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The Classic Cartoon Short & Embedded Social Commentary

Updated on July 12, 2013
Popeye The Sailor:
Popeye The Sailor:

Brief analysis of two mid-1950's Popeye short films and their core messages to youth of the day.

Using the cartoon medium to deliver social, political and even personal commentary to the youth-of-the-day is not recent.

Looking at two "classic" animated short films, (in this case two Popeye The Sailor cartoons, from the same period), one reinforces the gender supremacy politics of the day, while the other -a year later- reinforces core parenting values, typical of the 1950's.

Film ‘A’ -


On Election Day, in a small town, two political candidates (Popeye and Bluto) learn that all of the town's votes -except for just one- have been cast. It is revealed that candidate Popeye and Candidate Bluto are exactly tied. The one vote that still remains to be cast is that of Olive Oyle, and the local news reports that her vote will be the "deciding vote" in the election.

Upon hearing this, Popeye and Bluto each rush out to woo Ms. Oyle for her deciding vote. With the crucial, deciding vote hanging in the balance, each candidate works towards outdoing the other.

When Bluto becomes fed-up at continually being bested by Popeye, he kidnaps Olive Oyle in an attempt to force her to cast the crucial' deciding vote (for him. Popeye and his spinach save the day -yet again- by rescuing the frail, helpless Olive Oyle from Bluto's clutches, and in doing so keeps the election "fair".

This concept of the one critical citizen holding the all-important deciding vote was most recently attempted in 2008’s Kevin Costner film ‘Swing Vote’. Because I believe that I am allergic to Kevin Costner (hives usually break out), I did not actually see that particular film.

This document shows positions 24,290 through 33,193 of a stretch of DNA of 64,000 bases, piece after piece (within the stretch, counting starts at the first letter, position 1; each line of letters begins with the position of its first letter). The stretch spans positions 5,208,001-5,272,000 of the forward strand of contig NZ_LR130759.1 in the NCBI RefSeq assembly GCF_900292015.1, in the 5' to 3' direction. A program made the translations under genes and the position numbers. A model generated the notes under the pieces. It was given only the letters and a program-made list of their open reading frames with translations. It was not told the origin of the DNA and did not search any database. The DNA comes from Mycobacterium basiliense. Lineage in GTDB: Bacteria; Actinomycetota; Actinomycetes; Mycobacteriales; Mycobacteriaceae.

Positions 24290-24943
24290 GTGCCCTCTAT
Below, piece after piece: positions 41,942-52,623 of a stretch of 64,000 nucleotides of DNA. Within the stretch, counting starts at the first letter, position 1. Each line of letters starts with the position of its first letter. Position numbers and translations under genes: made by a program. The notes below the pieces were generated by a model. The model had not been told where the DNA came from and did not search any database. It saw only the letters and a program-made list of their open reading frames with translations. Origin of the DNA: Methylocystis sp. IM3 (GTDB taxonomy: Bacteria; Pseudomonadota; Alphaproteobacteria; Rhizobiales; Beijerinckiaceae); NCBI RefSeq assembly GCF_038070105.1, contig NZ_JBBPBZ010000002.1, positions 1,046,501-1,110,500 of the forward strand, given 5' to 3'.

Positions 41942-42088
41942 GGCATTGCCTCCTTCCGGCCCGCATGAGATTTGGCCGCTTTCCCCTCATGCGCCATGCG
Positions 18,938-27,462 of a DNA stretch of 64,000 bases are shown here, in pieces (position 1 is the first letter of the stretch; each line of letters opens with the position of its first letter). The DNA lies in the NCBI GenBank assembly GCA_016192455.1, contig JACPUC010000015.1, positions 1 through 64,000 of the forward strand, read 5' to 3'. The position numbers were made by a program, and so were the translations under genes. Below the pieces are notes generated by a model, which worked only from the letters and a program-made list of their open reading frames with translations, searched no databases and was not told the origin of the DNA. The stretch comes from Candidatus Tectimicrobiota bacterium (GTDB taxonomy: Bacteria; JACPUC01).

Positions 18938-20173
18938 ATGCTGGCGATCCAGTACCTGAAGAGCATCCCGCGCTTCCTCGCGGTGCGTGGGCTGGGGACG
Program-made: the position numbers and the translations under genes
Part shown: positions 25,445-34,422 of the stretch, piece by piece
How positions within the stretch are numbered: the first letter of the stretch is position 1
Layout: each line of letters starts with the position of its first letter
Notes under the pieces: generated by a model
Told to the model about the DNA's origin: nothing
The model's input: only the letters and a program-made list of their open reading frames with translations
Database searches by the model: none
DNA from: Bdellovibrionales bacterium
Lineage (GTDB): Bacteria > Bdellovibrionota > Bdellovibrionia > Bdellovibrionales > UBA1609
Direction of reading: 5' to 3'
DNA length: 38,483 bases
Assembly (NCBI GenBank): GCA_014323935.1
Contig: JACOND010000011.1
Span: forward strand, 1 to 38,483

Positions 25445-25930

The premise is intended as pure escapism; “what if” entertainment relate-able to all disenfranchised voters who watch elections from the sidelines often shaking their heads in dissent, akin to “man, if only my vote really made a difference.”

What makes this cartoon interesting is the controlling slant placed upon Bluto, who is portrayed as a traditional bully/thug who will intimidate Olive Oyle into “voting for him” by his kidnapping and subsequent coercive intimidation of her. As such, this is delivered as just mindless, era-typical good guy vs. bad guy with a feeble female thrown in who is either too dumb to make her own decisions, or who needs protecting. Welcome to 1956.

In contrast, the other Popeye film selected, this comedic short delivers no redeeming message and plays upon gender-centric stereotyping.

Film ‘B’ -


Popeye -the safe and responsible uncle to a pair of rowdy deceitful nephews- is alarmed to discover how irresponsible the two boys are being by goofing around with dangerous, high-power fireworks.

After their uncle secures the fireworks, he attempts to redirect them to much "safer" activities –like baseball. Popeye soon realizes the nephews are quietly undermining him, by secretly scheming to seek out the now forbidden explosives. Of course, the mischievous boys end up acquiring them, against Uncle Popeye’s well-intending wishes. When actual imperilment befalls the boys, Popeye –apparently through the miracle of anabolic-infused spinach power- saves the day by reinforcing the merits of listening to elders, as well as putting safety first.

What makes this cartoon in most notable contrast with the first Popeye film, is that Patriotic Popeye is message-based, attempting to relay universal core parenting values: listen to your parents, respect elders, play it safe, minimize risk in all you do.

Considering the character’s long lifespan dating back to 1929, it is interesting that both of these shorts were released a year apart, 1956 and then 1957. Makes me wonder if the later, the ‘responsible’ and ‘value-based’ cartoon, was put out in response to the whimsical and irresponsible nature portrayed in the first film.


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